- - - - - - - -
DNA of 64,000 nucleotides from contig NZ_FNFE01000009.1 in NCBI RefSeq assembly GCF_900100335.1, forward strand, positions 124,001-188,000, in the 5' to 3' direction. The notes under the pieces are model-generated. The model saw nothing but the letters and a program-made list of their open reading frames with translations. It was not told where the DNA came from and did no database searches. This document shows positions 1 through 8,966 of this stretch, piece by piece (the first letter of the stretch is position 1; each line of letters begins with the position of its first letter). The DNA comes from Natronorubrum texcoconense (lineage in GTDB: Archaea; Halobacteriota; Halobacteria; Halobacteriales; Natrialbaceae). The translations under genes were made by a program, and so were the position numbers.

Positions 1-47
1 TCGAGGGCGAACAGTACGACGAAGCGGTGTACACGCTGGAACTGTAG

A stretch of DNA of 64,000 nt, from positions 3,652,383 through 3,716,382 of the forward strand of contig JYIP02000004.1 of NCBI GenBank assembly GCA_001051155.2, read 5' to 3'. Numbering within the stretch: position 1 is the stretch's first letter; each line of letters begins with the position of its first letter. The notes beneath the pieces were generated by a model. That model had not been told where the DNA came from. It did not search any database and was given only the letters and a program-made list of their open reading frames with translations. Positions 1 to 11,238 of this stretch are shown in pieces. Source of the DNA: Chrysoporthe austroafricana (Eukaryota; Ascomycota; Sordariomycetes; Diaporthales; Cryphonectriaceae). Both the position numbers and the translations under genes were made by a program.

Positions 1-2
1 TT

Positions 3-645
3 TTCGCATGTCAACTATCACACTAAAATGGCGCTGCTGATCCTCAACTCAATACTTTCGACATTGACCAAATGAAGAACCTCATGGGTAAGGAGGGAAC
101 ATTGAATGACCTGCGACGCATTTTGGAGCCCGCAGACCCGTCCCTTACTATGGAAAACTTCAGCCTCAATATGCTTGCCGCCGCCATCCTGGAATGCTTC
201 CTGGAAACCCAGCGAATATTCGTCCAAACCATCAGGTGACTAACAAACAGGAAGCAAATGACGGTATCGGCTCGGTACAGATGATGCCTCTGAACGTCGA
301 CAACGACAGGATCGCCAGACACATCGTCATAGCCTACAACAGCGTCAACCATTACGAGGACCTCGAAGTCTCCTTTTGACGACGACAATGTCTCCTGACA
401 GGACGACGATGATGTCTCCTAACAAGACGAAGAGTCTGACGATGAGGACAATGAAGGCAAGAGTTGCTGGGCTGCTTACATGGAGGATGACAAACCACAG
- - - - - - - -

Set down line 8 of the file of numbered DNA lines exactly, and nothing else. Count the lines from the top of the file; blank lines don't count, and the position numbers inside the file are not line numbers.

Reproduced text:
3 TTCGCATGTCAACTATCACACTAAAATGGCGCTGCTGATCCTCAACTCAATACTTTCGACATTGACCAAATGAAGAACCTCATGGGTAAGGAGGGAAC